Wednesday, July 16, 2008


After four long years, finally some relief for Critial Art Ensemble (CAE) artist Steve Kurtz regarding his legal battle. In February 2006, I moderated a discussion with members of the CAE Defense Fund and the CAE This is a recent post from the CAE Defense Fund web site:

Department of Justice Fails to Appeal Dismissal
Kurtz Speaks about Four-Year Ordeal

Steve Kurtz still needs your support. Our next step will be to get back his art projects, research materials and personal belongings taken by the FBI in 2004. Please join our low-frequency email list so you will be informed of any important updates and Action Alerts.



Saturday, February 2, 2008 + MindMap

This is cool! It has been around for a while, but as I am new to Freemind this is a novelty. Delicious Mind puts your bookmarks into a mind map format.

Friday, February 1, 2008

Google Gathers Social Graph Information From The Web, Launches API

link to article 'Graph Information From The Web, Launches API'

Tens of millions of people have been busy the last few years building Facebook’s most valuable asset - their social graph. As people add friends, and those people add friends, Facebook gets to understand exactly how its users know each other. And as we saw with their “social ads platform,” where users essentially (and sometimes unwittingly) pimp services to each other, it’s not hard to make a little money from data like this.

Thursday, January 31, 2008


Buffalo, NY — On Monday in Federal District Court, attorneys for SUNY Buffalo Professor Steven Kurtz presented motions to dismiss the charges against him. Defense attorney Paul Cambria was able to disassemble the government’s entire “case.”

The problems for the prosecution began when it was unable to produce the original material transfer agreement (MTA) on which it has based its entire allegation of “mail fraud” (charges now punishable under the USA PATRIOT Act by up to 20 years in prison). Cambria then went on to demonstrate that no crime was committed. For mail fraud to be prosecuted, there must be a clear representation by the parties involved of what cannot be done (in this case, according to the government, transferring material) which is then followed by willful misrepresentation to get around the rules by those intending to defraud. None of these conditions were demonstrated in the indictment against Dr. Kurtz. Cambria showed that even the ownership of the harmless bacteria samples—and thereby what could be done with them—was unknown, since the American Type Culture Collection MTA policy and the University of Pittsburgh purchase order contracts were in direct contradiction with one another. Steps to
remedy this problem were taken in 2005 by Pitt and ATCC (one year after this case began) further showing the acknowledgement of these contradictions by the institutions involved.

U.S. Prosecutor William Hochul seemed flustered. While he did not admit that he had failed to provide adequate evidence, he could not provide the evidence. Judge Arcara repeatedly asked the prosecutor to explain how these requirements were fulfilled in the indictment, to which Hochul could only repeat that they were. After an hour, the frustrated judge gave up asking. Judge Arcara also asked Hochul if the cases he cited as precedents for the prosecution were in actuality to the benefit of the defense. Confirming the Judge’s concerns, Cambria went on to show that, indeed, the cases cited supported the argument of the defense rather than that of the prosecution.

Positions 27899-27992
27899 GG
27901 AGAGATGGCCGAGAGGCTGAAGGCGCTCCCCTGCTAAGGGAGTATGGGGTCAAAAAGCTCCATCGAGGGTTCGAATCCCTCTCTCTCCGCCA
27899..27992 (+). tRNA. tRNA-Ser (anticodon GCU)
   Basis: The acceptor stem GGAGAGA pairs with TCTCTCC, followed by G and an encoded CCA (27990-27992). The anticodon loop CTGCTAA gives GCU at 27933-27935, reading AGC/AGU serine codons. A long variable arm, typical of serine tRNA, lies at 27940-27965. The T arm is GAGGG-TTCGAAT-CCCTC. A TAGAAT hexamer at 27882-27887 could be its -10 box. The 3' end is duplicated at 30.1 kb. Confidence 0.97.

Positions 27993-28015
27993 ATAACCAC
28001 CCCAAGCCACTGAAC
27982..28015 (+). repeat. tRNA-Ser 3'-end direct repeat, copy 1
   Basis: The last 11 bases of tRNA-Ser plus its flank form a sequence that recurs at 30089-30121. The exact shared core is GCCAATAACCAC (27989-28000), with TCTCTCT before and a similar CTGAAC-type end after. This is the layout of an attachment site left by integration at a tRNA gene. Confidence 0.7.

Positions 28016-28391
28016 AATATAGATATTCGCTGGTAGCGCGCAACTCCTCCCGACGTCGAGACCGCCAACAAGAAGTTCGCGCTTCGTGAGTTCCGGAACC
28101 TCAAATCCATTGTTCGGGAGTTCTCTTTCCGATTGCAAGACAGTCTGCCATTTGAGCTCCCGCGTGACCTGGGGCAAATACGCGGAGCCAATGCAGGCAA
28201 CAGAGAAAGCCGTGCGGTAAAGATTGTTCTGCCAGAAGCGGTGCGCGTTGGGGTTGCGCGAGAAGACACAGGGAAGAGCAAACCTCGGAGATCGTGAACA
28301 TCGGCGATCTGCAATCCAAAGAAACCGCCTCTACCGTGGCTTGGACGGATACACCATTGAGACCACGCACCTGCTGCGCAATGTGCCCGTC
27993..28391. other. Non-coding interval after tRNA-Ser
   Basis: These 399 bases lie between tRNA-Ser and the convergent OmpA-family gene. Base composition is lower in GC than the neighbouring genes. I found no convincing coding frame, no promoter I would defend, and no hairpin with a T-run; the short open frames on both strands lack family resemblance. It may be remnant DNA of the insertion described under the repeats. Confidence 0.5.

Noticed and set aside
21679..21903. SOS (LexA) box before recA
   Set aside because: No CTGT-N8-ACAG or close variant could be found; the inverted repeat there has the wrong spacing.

The hearing ended with the judge granting Cambria’s request to submit a brief to the court summarizing his arguments – a request rarely granted in Judge Arcara’s court. All briefs are to be filed by March 7, and the judge’s ruling will follow within weeks of that date.

While it may have been clear to everyone in the courtroom that no crime was committed by Drs. Kurtz or Ferrell, and that this action by the Justice Department is a flagrant attempt to implode civil and criminal law, it is unlikely that a dismissal will be forthcoming. Grand Jury indictments are rarely dismissed, no matter how thin. While there is some room for hope for a dismissal that did not previously exist, hopes should not be built too high.

Should Judge Arcara rule in favor of the government, a trial will likely be scheduled for Summer 2008. Should the judge rule to dismiss the case, a potentially years-long appeal process by the prosecution will begin.

For more information about the case and how you can help, please visit:

Data Visualization - Modern Approaches

An article from Smashing Magazine title Data Visualization - Modern Approaches has some very interesting and diverse examples of how data can be visualized.

For example, Amaztype is a typographic book search that collects the information from Amazon and presents it in the form of keyword you’ve provided. To get more information about a given book, simply click on it.

Saturday, October 13, 2007

Free Software Advocacy and Politics - Danny Yee

Free Software Advocacy and Politics - Danny Yee
An interesting site with many useful links ro free ware and avocacy web sites. the owner, Danny Yee says "I'm interested in linking the free software movement with the struggle for social justice and developing the synergies between them, and in connecting free software with freedom of information issues in other areas. (For freedom of speech issues, see my fighting Internet censorship in Australia.)"

Tuesday, October 9, 2007

Data Mining: Text Mining, Visualization and Social Media

A Beautiful WWW has posted an updated version of their viz of Wikipedia. This version specializes on science and technology articles. The map is generated by first laying out the graph of Wikipedia (nodes are articles, edges are links between articles) and then decorating that substrate with colours (for topics: maths, science and technology) and images.

See the entire article on Data Mining